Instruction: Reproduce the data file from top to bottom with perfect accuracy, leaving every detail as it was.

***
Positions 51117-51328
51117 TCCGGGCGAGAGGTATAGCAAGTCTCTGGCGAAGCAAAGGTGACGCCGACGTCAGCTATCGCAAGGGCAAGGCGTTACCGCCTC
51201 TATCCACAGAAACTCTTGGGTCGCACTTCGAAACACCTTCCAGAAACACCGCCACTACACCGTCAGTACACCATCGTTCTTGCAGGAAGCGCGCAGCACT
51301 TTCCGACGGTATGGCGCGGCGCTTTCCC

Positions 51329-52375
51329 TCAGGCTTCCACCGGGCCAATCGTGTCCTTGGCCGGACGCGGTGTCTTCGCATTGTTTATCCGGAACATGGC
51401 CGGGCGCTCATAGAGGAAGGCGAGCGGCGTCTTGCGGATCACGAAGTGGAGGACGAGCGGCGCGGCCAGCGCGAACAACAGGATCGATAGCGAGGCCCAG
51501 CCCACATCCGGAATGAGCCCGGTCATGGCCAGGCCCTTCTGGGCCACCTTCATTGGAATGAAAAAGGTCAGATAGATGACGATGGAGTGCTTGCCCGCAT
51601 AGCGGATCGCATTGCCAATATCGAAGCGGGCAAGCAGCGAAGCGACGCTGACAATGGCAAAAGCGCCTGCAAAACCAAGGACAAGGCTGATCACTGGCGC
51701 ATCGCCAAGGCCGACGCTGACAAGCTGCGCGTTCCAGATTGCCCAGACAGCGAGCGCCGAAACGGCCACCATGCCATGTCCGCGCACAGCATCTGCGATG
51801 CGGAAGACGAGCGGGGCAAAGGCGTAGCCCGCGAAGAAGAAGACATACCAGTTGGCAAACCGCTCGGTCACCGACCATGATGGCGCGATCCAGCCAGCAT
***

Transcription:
Positions 51117-51328
51117 TCCGGGCGAGAGGTATAGCAAGTCTCTGGCGAAGCAAAGGTGACGCCGACGTCAGCTATCGCAAGGGCAAGGCGTTACCGCCTC
51201 TATCCACAGAAACTCTTGGGTCGCACTTCGAAACACCTTCCAGAAACACCGCCACTACACCGTCAGTACACCATCGTTCTTGCAGGAAGCGCGCAGCACT
51301 TTCCGACGGTATGGCGCGGCGCTTTCCC

Positions 51329-52375
51329 TCAGGCTTCCACCGGGCCAATCGTGTCCTTGGCCGGACGCGGTGTCTTCGCATTGTTTATCCGGAACATGGC
51401 CGGGCGCTCATAGAGGAAGGCGAGCGGCGTCTTGCGGATCACGAAGTGGAGGACGAGCGGCGCGGCCAGCGCGAACAACAGGATCGATAGCGAGGCCCAG
51501 CCCACATCCGGAATGAGCCCGGTCATGGCCAGGCCCTTCTGGGCCACCTTCATTGGAATGAAAAAGGTCAGATAGATGACGATGGAGTGCTTGCCCGCAT
51601 AGCGGATCGCATTGCCAATATCGAAGCGGGCAAGCAGCGAAGCGACGCTGACAATGGCAAAAGCGCCTGCAAAACCAAGGACAAGGCTGATCACTGGCGC
51701 ATCGCCAAGGCCGACGCTGACAAGCTGCGCGTTCCAGATTGCCCAGACAGCGAGCGCCGAAACGGCCACCATGCCATGTCCGCGCACAGCATCTGCGATG
51801 CGGAAGACGAGCGGGGCAAAGGCGTAGCCCGCGAAGAAGAAGACATACCAGTTGGCAAACCGCTCGGTCACCGACCATGATGGCGCGATCCAGCCAGCAT